We drove to Bend Thursday to spend the weekend with the MNF Investments group, our annual Central Oregon Weekend. Here are some scattered observations as recorded in my keen new moleskine notebook.
Desert sun seeps this morning, soft and warm on skin. Friends, groggy, gather at the table. Coffee, grapefruit, donuts. Tired eyes peer over steaming mugs, exchanging smiles and greetings.
Arrived later than expected. We left late, headed over Government Pass. The roads were clear and the traffic light, but coming off the mountain onto the Warm Springs Indian Reservation roadwork forced a detour through hills and canyons. Nasty roads at night, rife with switchbacks and sudden drops. Across the canyons we can see the twisting and turning of headlights as cars wind their way down. Open range country, too, with always the possibility of cattle in the road.
A slow start on Friday morning. The sun is out and the skies are clear, though the breeze turns to wind during the day. As we eat breakfast a group of deer pass by the deck; first one, then three, then five, then eight. Eight deer outside the windows, just beyond the deck. I go outside to photograph them. They are more cautious than startled and amble away. All but one. One poses. It allows me to inch closer, crouching, afraid to press the shutter. When the shot is framed at last, I shoot. The deer is wary. I shoot again and it bolts. My third shot is of the deer's hindquarters as it leaps through the brush.
Saturday morning the men are all up at 7 a.m. and together in the hot tub. The women sleep. When I come inside at 8, Kris is up. The group eats breakfast. I'm sitting in the living room and Jeremy comes in, turns on the television. It's Cliffhanger with Sylvester Stallone. He cranks the volume. The women complain. I leave.
Sunny Saturday. Kris and I drive to downtown Bend so that she can do some shopping and, more importantly, so that I may get my haircut at the Metropolitan Barber Shop. I get my hair cut here every year. The Metropolitan is an old-fashioned shop, lots of chatting and friendly banter, always busy. Four barbers are cutting but the line is still eight to ten people deep.
Wall Street is closed. Jim, the man who cuts my hair ( a big round beaming man, completely bald) tells me that the street is closed for the Procession of the Species, an Earth Day parade. He asks me where I'm from. I tell him I'm from Canby and he asks if I know Jerry Serveau. The name is familiar, and I tell him so. Jerry, he says, used to cut hair at Hair of Today in Canby (my regular barber shop) before buying the Metropolitan (which he no longer owns).
Oh! Of course I know Jerry. He cut my hair when I was a kid. I remember him well. I remember eating Dum-Dums suckers while waiting in line. I remember reading comic books (Star Wars #25 sticks in my mind -- I'm a great fan of the Marvel Star Wars run, so here are a couple of other related links: one, two, three). I remember walking to Mary Jo's Book Exchange and the Canby Public Library if the line was especially long or if I was waiting while my brothers had their hair cut.
Most of all, I remember that my family traded our parrot, a yellow-naped Amazon named Sammy, to Jerry for one hundred haircuts. Jerry had an index card and had written out the number from one to one hundred. Every time we got a haircut he crossed out one of the numbers.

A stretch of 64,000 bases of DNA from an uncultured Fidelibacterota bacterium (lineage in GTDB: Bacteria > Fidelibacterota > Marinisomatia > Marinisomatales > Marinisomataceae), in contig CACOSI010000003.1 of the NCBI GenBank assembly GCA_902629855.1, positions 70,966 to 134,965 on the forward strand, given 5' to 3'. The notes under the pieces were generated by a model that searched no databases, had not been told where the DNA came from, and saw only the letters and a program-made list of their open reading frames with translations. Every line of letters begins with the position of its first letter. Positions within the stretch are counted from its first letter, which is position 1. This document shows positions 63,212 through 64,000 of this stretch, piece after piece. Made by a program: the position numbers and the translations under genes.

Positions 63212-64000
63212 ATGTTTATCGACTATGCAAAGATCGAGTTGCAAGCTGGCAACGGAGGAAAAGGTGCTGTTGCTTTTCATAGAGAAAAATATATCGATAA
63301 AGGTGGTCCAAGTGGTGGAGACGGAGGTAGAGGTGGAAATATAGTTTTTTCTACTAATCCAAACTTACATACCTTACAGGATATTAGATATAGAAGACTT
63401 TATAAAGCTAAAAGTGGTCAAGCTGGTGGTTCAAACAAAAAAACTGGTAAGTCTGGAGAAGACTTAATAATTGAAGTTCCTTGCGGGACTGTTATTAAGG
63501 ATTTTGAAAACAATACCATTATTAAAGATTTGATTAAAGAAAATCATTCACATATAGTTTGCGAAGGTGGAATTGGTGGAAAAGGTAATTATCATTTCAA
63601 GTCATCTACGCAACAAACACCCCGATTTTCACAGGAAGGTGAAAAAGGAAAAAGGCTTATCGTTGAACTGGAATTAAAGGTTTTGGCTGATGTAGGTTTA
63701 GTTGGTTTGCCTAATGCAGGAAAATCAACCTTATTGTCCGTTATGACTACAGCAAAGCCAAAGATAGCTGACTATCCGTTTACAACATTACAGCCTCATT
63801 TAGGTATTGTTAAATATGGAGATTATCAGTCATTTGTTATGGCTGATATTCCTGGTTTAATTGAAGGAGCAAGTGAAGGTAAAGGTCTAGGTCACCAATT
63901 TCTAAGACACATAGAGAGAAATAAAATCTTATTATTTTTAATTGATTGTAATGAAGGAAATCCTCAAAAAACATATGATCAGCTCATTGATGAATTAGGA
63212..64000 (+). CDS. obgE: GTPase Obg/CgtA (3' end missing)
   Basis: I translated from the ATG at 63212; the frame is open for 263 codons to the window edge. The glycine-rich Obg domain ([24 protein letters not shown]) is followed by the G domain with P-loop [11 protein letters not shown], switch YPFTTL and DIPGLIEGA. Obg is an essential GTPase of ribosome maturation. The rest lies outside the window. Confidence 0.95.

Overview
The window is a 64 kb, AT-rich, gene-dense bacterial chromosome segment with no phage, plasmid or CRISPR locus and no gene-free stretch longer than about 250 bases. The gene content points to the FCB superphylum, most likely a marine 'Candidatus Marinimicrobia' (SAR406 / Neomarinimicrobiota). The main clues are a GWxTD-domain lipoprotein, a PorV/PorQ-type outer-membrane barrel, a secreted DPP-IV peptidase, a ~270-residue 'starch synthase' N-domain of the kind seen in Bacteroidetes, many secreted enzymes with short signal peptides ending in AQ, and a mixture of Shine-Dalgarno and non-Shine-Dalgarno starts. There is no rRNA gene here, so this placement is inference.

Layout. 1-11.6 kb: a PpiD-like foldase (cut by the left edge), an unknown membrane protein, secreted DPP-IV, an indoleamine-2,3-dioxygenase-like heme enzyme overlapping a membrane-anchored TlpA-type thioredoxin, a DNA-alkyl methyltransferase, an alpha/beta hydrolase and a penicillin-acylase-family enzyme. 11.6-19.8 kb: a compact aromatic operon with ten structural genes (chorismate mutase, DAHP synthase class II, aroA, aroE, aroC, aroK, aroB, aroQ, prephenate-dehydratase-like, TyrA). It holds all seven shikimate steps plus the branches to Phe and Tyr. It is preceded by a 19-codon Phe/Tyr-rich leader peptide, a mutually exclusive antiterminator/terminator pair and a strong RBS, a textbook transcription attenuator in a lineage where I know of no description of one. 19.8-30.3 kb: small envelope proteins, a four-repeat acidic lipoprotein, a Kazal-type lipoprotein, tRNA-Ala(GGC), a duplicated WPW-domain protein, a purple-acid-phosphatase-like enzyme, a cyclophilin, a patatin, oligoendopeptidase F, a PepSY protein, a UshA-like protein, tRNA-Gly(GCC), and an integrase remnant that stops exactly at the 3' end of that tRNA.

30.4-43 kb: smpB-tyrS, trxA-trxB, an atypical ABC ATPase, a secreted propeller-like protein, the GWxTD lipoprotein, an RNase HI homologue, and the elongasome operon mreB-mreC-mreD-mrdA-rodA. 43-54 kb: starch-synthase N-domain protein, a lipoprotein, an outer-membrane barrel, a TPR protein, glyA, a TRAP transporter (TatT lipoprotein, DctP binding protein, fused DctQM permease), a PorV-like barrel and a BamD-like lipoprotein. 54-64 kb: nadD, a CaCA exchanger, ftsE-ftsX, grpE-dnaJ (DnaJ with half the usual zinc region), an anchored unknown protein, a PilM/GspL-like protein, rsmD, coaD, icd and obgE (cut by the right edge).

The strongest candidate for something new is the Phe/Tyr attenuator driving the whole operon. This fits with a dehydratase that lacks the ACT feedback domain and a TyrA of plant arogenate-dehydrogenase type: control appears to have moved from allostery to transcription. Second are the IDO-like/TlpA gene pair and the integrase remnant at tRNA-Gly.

Jim is amazed.
He stops cutting my hair and tells me that Jerry still has that parrot. In fact, he tells that story (about trading 100 haircuts for the bird) all of the time. Jerry moved to Brookings for a time, but is returning to Bend and will be cutting hair at the Metropolitan again. I tell Jim that I'll be back next year and hope to see Jerry.
We meet Eila for lunch. She's happy, as usual. She and Sam are preparing to adopt an infant girl from China. She's excited. She recommends the book Fast Food Nation (by Eric Schlosser).
After lunch we drop by the Book Barn. I pick up Fast Food Nation. I also buy Founding Brothers: The Revolutionary Generation (by Joseph J. Ellis), which Kris is reading (and enjoying) on Duane's recommendation, and Among the Believers: An Islamic Journey (by V.S. Naipaul). I've never read Naipaul before, but crave more Islam-related material after reading Nine Parts of Desire. The book is great. Naipaul is a fantastic writer, clear and simple but piercing and direct. (A review of Among the Believers ought to be coming in the next couple of days.)
Sunday afternoon. All is still. The sun is shining behind white fluffy clouds and birds call from among the trees. They twitter and chirp.
The boy next door calls for his dog and, finding the animal (a Shih Tzu) stretched on the warm asphalt of the driveway, he squats to pet it for several minutes before lifting the dog, draping it over his shoulder, and carrying it inside.
A small breeze rises, very slight, but even this gentle gust of wind brings a great murmuring whisper from the scrub pines, a communal arboreal prayer.
Later another boy (probably the older brother) brings the dog out to relieve itself.
"Hey, Dad, whistle for Whit," he says.
The father whistles and the dog prances toward him. The father praises Whit: "Hey, buddy. You look good. Yeah you do!"
The dog prances. The father laughs.
The breeze carries the warm sweet muskiness of the Spring pines, earthy and pungent. The breeze brings warmer air, brushing away the coolness of the porch.
On this day at foldedspace.org
2005 — On Education Lately I've been thinking a lot about education. What is it? What's the best way to obtain it? What part of my education has been most memorable?
2004 — Internet Radio Here at work, I don't really have the disk space to house a lot of songs, so my best option for music variety is internet radio stations.
2003 — In Passing Well, I'm here, only to find out that Grandmother died early this evening while I was in transit. I am majorly sad.